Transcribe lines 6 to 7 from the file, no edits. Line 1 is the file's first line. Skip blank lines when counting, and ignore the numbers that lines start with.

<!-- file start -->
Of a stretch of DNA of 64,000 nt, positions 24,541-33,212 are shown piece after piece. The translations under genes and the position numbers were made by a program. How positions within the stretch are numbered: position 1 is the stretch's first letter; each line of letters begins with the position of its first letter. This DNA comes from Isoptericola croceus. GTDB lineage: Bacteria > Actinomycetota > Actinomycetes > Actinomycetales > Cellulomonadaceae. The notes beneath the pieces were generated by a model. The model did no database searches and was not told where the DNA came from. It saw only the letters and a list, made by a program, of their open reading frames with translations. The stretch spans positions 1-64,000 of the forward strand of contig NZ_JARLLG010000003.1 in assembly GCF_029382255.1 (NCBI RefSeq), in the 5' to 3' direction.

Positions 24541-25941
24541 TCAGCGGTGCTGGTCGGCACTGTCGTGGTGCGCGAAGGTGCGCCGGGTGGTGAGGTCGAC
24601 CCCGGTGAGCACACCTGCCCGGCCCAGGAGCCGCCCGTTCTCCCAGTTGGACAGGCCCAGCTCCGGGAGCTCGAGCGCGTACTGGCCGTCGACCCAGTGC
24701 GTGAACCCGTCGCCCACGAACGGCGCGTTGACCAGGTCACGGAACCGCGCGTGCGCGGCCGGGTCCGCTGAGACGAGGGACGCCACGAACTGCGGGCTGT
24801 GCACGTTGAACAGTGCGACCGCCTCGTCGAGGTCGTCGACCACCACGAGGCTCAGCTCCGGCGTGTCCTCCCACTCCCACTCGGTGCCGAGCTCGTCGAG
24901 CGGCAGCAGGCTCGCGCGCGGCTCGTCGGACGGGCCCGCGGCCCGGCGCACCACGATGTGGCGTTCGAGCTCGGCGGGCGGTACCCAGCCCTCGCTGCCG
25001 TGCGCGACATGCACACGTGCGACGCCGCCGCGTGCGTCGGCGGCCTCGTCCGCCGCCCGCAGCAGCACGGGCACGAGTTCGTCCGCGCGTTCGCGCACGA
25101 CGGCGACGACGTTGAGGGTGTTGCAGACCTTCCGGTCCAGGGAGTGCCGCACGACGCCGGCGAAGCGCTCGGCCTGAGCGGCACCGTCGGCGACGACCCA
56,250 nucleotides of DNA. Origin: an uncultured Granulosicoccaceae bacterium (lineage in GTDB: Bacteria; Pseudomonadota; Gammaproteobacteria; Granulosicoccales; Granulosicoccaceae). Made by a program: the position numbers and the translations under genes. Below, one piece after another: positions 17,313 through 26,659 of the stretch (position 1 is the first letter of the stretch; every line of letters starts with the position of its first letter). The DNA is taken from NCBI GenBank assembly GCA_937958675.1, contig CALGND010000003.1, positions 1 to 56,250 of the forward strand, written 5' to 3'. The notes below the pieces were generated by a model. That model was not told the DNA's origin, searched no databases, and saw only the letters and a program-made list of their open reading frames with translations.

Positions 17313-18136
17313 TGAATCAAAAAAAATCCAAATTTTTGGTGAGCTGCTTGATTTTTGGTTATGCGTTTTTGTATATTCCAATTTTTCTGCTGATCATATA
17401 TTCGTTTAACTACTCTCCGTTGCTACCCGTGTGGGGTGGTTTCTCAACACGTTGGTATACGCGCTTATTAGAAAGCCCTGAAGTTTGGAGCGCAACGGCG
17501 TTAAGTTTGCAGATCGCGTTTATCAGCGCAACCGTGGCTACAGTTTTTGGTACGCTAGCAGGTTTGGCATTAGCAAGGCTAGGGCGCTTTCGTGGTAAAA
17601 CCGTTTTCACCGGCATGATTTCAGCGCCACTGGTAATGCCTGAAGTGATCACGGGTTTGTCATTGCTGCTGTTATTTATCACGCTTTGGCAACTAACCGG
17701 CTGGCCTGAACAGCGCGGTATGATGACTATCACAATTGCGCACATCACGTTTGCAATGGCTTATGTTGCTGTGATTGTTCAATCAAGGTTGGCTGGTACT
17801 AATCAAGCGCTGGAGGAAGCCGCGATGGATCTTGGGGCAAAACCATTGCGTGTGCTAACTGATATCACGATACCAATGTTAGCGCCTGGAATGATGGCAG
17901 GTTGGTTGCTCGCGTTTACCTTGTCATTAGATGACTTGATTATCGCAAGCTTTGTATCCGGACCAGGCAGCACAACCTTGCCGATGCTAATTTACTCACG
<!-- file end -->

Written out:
24801 GCACGTTGAACAGTGCGACCGCCTCGTCGAGGTCGTCGACCACCACGAGGCTCAGCTCCGGCGTGTCCTCCCACTCCCACTCGGTGCCGAGCTCGTCGAG
24901 CGGCAGCAGGCTCGCGCGCGGCTCGTCGGACGGGCCCGCGGCCCGGCGCACCACGATGTGGCGTTCGAGCTCGGCGGGCGGTACCCAGCCCTCGCTGCCG